How many of us have sat through presentations where the presenter goes into detail about the following stories of corporate failure? Kodak – how did they not see the digital camera coming? Blockbuster – how did they not see Netflix? It is easy for all of us to look in the rear-view mirror and judge what seems so obvious now.
How many of us are looking in the mirror today and saying, what am I missing about what’s happening to my industry, business, market? Not enough.
The print industry; like all industries is in the midst of massive disruption. Communication is changing and since print was a dominate communication methodology for decades, it’s being disrupted by new communication methods. You’ve heard all that before.
What I want to focus on is what massive disruption does to “expertise” that was based on yesterday’s methods, technologies, and the past economic standing of the print industry. When it comes to expertise in the technology space; software developers are constantly gauging the popularity and utilization of programming languages because nobody wants to become an expert at a dead language. Software developers monitor this monthly because there is no getting around the fact that modern software programming continues to evolve, change, and adapt to the market.
Expertise used to move more gradually, you built your expertise over decades and then you spent decades getting paid for that expertise. I experience that with many medical professionals, many of whom seem to be still relying on what they learned in medical school. The internet provides us all with the ability to learn about our health; I never go to the doctor until I’ve diagnosed myself doing my own research. Often I’ve known more, not because I’m smarter but because nobody is going to care more about my health than me.
For those of us on the back side of that expertise curve; where twenty years ago we would have been expected to simply live on the expertise we gained in our early careers – that reality is no longer working. I laughed out loud (while on mute) the other day when a customer asked if a resource of mine had a college degree. This individual is doing complex support for a gigantic web-to-print deployment (80,000 active users). What would he have possibly learned in college more than twenty years ago that would be relevant today? Even college is coming into question as the best way to prepare ourselves for a career in constant change.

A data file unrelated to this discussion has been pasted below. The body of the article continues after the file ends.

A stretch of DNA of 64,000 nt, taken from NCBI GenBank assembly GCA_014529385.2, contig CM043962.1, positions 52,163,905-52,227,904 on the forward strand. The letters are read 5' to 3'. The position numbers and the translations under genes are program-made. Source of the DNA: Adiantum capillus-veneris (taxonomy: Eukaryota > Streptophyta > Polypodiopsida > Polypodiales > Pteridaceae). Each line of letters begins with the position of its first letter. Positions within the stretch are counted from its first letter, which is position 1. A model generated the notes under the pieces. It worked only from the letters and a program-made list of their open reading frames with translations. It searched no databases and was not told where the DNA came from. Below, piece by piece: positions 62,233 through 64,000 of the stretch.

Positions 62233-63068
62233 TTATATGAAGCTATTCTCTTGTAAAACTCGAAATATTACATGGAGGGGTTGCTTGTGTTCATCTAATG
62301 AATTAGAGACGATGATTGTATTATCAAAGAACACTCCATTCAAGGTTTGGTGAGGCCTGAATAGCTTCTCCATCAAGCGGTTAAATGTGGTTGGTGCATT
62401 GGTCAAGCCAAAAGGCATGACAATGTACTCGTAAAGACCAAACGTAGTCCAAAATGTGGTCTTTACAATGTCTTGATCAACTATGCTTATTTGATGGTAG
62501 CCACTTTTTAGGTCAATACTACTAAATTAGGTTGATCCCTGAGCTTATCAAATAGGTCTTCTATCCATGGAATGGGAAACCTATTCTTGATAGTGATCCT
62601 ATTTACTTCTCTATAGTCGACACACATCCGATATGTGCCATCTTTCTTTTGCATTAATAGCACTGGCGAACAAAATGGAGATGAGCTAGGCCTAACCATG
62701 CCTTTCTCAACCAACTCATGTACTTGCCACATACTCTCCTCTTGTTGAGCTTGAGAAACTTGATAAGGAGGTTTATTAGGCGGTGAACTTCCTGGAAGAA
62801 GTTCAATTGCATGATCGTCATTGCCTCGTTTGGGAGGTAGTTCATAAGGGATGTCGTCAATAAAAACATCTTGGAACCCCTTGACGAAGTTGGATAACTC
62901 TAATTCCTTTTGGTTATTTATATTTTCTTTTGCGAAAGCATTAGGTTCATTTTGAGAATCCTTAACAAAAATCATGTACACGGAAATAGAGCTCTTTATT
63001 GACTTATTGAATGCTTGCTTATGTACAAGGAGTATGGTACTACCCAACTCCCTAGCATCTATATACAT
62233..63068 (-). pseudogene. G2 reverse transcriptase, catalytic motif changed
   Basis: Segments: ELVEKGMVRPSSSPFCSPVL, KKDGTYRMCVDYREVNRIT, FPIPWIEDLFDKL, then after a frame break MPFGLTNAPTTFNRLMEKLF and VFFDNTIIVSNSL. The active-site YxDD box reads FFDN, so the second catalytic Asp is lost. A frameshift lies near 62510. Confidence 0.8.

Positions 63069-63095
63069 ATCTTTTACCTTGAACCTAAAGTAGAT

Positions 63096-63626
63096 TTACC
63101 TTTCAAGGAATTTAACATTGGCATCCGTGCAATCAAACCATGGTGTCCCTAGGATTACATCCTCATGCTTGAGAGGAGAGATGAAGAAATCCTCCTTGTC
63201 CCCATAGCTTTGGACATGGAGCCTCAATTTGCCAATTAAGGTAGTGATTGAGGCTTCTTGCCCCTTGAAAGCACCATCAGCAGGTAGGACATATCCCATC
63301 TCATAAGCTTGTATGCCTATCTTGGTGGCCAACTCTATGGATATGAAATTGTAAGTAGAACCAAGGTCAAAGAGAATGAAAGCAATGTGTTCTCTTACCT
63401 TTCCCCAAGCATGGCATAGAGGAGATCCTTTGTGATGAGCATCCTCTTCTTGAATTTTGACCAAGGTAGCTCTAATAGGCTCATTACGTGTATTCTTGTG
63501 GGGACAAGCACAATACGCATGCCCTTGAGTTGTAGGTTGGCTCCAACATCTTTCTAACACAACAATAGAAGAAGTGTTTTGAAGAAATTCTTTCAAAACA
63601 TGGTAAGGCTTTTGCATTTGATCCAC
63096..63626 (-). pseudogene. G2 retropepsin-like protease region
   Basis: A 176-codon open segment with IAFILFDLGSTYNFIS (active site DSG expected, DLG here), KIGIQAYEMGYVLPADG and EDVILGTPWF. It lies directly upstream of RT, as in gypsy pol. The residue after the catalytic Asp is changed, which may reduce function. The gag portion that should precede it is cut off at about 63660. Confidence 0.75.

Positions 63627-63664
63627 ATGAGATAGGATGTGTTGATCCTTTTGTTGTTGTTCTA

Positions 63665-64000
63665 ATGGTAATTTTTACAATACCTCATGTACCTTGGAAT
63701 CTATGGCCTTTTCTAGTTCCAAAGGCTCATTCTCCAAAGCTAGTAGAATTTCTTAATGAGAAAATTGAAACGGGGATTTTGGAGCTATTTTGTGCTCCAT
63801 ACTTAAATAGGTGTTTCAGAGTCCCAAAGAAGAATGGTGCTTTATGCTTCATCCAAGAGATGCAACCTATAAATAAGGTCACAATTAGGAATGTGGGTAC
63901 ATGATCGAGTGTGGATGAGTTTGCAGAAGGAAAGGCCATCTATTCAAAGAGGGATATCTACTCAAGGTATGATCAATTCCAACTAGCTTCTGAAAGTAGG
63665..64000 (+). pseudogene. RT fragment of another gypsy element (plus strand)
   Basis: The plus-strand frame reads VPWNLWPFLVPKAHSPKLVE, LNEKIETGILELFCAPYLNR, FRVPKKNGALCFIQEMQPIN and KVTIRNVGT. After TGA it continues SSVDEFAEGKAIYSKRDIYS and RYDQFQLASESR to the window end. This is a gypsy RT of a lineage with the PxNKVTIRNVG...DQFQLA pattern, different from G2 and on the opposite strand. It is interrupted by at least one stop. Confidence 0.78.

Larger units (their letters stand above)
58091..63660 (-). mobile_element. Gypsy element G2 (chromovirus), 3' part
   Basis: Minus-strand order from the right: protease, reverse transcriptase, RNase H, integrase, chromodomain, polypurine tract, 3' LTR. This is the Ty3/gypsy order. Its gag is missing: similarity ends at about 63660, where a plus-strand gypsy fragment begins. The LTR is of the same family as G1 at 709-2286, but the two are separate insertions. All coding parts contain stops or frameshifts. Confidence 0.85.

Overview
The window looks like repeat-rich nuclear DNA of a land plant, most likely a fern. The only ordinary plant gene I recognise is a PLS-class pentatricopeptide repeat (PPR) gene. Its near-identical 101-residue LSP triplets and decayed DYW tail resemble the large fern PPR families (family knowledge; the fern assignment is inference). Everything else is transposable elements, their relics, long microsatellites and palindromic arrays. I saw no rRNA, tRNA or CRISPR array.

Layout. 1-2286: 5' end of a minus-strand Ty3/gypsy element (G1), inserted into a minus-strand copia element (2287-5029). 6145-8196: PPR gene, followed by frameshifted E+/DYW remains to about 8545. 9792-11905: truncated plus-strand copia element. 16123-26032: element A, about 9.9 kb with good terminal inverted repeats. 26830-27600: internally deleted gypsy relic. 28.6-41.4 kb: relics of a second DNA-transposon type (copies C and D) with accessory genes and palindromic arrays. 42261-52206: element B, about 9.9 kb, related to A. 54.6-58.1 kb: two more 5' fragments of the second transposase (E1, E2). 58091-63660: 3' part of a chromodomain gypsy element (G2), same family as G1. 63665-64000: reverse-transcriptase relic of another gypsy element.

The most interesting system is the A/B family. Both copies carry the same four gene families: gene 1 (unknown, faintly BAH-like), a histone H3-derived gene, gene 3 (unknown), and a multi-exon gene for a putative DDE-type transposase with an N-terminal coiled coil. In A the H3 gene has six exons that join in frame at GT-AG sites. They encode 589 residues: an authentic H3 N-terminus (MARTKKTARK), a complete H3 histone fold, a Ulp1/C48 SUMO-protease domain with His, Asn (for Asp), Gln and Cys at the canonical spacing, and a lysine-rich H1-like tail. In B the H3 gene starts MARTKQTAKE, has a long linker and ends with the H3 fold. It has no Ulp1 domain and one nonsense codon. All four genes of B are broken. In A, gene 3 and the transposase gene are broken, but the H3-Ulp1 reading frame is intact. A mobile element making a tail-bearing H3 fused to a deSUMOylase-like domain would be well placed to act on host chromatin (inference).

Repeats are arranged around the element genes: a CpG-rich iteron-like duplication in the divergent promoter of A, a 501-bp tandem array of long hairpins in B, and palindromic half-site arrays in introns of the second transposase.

Expertise doesn’t work that way anymore and it’s downright upsetting to most people.
In the face of massive disruption, we all have to be comfortable being beginners again. This isn’t easy for many people. This isn’t easy for people who at some point in their career were way ahead of the market and now find themselves either in the pack or well behind. Constant change which forces constant learning isn’t everyone’s favorite activity.
There is an education gap in our industry because there is a lack of acknowledgement that most of us need to go back to “school” to learn how print operates in a technology first world. Our live events are still centered around selling and buying machinery which is not based on our current reality but on the industry reality of a decade ago when capacity, speed, and quality were our main differentiators. I walk around tradeshows and wonder if I’m personally part of this collective delusion (seriously). We have an educational gap. We are not actively providing the education needed for printers to remain competitive.
Technology conferences are all about education (the main dish), the tradeshow is always on the side. People go to technology conferences to actively learn and network. We are still creating events where the tradeshow is the main event and education is in the back corner (barely attended).
How are we going to keep up with the technology changes if we don’t have industry wide learning events? When will our events evolve from capacity shopping to learning about how to become data-driven businesses using the latest technologies to build workflows that solve customer’s problems and generate print revenues?
In a time where many print industry events are struggling; this may sound crazy. I think the industry needs a pure educational event that isn’t about selling at all – stop the vendor sponsored events where the education is disguised under a full-frontal sales assault. Create an event where nobody sells anything but knowledge about how to tackle the challenges of operating a print business in the internet age. This event isn’t free – it’s rather costly because we reject the subsidization by vendors in return for the sales assault. Printers need to learn, printers need to network so they find peers who they can collaborate with to solve common challenges. This space is being created by small peer groups across the country, it needs to scale so that more printers are exposed to more educational activities on a regular basis.